Go TWICAS! I feel out of breath just reading about all of the amazing learning experiences you have been having since the October break.. New dance groups forming, writing collectives taking shape, new partnerships with community leaders, classroom renovations in Morogoro.. this list goes on.. and on…
Here are some highlights:
“So, we needed to have an interaction with a group within Tanzania, so Ms Gillman and Mr Bahati introduced us to this amazing lady who has taken the responsibility of 30 ID (internally displaced) children who are either orphaned or can’t afford school and the costs of living. Her, on her own salary, pays for their cost of living & their school fees. That’s incredible. So, WE come in as people who want to help – take care of some of the financial pressure AND also interact with the kids! Build relationships with them! Show them different cultures while they show us theirs! Make a difference in their lives while they mark ours by just being the blessings they are.
Our 1st interaction with them this past saturday – we played “basketball” with them. It was more just throwing the ball around, playing dogeball, and shooting baskets. Nevertheless – it was amazing! It’ll show in the pictures ;)!
“Today was great – the IB1s have starting taking over, so I felt that I had more time to really interact with the kids. I met Bashiri again, which was great – he’s such a sweetheart, I’m really glad I decided to take kiswahili because it’s really helped me with being able to communicate this year.
Bashiri is blind, and today his mom brought down a book for him in braille. It was great seeing him read – and even though the book was in english and his knowledge of the language is limited, he was enjoying himself. I thought it might be a great idea (seeing as how many children do have missing eyes due to the cancer treatment), to have kids who are leaving the country over christmas holidays to pick up books in braille. While not all kids speak english – I am doubtful as to the existence of kiswahili books in braille – although I will definitely look into it.” (Jhanvi)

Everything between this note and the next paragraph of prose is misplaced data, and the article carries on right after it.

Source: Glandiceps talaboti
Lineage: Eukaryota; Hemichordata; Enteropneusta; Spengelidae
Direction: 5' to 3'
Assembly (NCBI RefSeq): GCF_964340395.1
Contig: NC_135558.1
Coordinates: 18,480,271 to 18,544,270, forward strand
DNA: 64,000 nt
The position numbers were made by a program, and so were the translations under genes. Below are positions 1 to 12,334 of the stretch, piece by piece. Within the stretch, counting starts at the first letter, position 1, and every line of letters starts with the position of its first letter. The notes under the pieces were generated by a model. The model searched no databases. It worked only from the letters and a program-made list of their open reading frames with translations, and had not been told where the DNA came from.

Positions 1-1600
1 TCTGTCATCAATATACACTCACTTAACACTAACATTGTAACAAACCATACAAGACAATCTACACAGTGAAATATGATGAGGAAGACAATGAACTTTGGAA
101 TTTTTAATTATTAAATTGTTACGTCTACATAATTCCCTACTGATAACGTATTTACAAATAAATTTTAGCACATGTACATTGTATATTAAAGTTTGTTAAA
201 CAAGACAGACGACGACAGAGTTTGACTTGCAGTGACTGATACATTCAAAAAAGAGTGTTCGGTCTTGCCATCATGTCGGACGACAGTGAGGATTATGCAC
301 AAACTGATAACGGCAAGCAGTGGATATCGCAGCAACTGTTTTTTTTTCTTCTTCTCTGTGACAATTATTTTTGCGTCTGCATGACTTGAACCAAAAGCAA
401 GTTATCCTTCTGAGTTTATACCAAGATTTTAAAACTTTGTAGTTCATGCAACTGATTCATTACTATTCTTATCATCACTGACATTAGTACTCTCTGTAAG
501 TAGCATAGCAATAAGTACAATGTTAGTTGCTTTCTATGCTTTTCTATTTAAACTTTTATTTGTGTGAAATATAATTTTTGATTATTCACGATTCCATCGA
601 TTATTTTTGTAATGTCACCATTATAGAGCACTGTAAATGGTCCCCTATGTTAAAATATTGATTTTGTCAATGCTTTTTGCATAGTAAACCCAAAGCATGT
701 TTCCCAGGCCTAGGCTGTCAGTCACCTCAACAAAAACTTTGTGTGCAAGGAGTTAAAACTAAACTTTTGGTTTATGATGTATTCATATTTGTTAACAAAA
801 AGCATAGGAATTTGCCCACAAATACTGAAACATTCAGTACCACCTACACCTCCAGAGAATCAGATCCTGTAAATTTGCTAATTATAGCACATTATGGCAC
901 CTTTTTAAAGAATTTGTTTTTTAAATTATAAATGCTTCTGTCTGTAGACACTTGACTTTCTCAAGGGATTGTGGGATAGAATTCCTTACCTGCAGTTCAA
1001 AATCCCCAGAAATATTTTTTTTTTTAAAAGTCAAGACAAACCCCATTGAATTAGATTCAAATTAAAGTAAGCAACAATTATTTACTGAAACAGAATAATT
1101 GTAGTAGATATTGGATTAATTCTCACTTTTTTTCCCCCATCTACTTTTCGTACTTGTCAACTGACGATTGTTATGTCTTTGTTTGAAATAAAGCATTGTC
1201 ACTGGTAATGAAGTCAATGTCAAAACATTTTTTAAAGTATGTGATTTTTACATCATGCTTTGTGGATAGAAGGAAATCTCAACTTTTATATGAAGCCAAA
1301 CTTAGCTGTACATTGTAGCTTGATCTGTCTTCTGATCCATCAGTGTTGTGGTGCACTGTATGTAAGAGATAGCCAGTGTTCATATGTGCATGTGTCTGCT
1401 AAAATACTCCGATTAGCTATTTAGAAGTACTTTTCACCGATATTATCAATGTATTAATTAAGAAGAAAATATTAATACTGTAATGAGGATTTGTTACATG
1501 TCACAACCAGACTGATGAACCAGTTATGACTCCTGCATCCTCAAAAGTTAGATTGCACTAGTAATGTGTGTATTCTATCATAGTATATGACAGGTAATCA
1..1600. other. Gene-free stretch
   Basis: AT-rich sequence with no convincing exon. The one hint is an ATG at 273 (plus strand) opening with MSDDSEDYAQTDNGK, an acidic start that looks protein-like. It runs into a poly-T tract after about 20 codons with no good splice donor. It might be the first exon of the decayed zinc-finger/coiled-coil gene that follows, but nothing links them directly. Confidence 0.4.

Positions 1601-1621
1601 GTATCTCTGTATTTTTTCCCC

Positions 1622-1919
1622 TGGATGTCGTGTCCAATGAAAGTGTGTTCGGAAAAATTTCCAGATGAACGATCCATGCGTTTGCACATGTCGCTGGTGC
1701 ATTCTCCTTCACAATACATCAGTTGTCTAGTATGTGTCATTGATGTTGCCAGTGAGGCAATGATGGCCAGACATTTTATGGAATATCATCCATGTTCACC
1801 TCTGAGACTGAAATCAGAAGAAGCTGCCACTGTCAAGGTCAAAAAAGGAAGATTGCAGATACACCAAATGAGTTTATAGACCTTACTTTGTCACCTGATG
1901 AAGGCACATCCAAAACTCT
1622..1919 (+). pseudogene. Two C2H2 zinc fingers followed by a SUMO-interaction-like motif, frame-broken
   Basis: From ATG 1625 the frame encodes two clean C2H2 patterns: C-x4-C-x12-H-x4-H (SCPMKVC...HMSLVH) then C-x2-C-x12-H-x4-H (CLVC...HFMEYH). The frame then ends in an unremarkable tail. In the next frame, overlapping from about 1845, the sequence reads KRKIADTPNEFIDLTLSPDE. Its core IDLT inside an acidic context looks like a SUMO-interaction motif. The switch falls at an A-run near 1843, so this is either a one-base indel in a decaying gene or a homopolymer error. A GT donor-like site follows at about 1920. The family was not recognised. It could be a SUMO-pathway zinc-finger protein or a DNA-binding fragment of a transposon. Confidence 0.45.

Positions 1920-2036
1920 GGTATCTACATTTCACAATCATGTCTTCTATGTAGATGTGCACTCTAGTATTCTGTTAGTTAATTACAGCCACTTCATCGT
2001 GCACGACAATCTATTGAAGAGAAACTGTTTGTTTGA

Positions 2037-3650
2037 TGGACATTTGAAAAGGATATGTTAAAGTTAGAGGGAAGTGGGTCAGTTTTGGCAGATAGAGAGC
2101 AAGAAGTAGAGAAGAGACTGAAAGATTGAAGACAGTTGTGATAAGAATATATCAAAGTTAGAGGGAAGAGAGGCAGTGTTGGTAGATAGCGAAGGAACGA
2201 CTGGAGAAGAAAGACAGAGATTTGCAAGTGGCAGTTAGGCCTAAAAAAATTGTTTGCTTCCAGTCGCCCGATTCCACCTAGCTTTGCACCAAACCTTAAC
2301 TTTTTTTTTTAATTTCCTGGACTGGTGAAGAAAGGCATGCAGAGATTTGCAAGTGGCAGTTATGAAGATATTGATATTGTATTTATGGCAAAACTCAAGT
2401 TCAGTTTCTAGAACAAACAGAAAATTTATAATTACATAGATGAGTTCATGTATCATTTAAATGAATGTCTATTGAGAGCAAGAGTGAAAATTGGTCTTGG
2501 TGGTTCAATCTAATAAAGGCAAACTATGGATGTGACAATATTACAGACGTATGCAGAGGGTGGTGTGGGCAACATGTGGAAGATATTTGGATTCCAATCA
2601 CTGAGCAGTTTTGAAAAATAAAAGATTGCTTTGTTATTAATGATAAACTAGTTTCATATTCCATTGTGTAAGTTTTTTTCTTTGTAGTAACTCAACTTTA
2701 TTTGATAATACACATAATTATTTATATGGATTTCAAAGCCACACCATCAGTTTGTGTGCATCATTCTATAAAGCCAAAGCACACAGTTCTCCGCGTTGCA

This is a small group of only four people in it. The main goal is mastering the famous Ghanaian dance, AZONTO, which has recently become so popular. We have just recently started the group and we practice every Friday in the Drama room, One of our members being Ghanaian to lead us through the dance.
The best part about this activity is the fact that I’m learning something new and I am discovering the talents in me. I am also learning what is happening in the Ghanaian culture in the sector of dancing.” (Maymary, grade 11)
Check out the following blogs to read about a range of CAS experiences: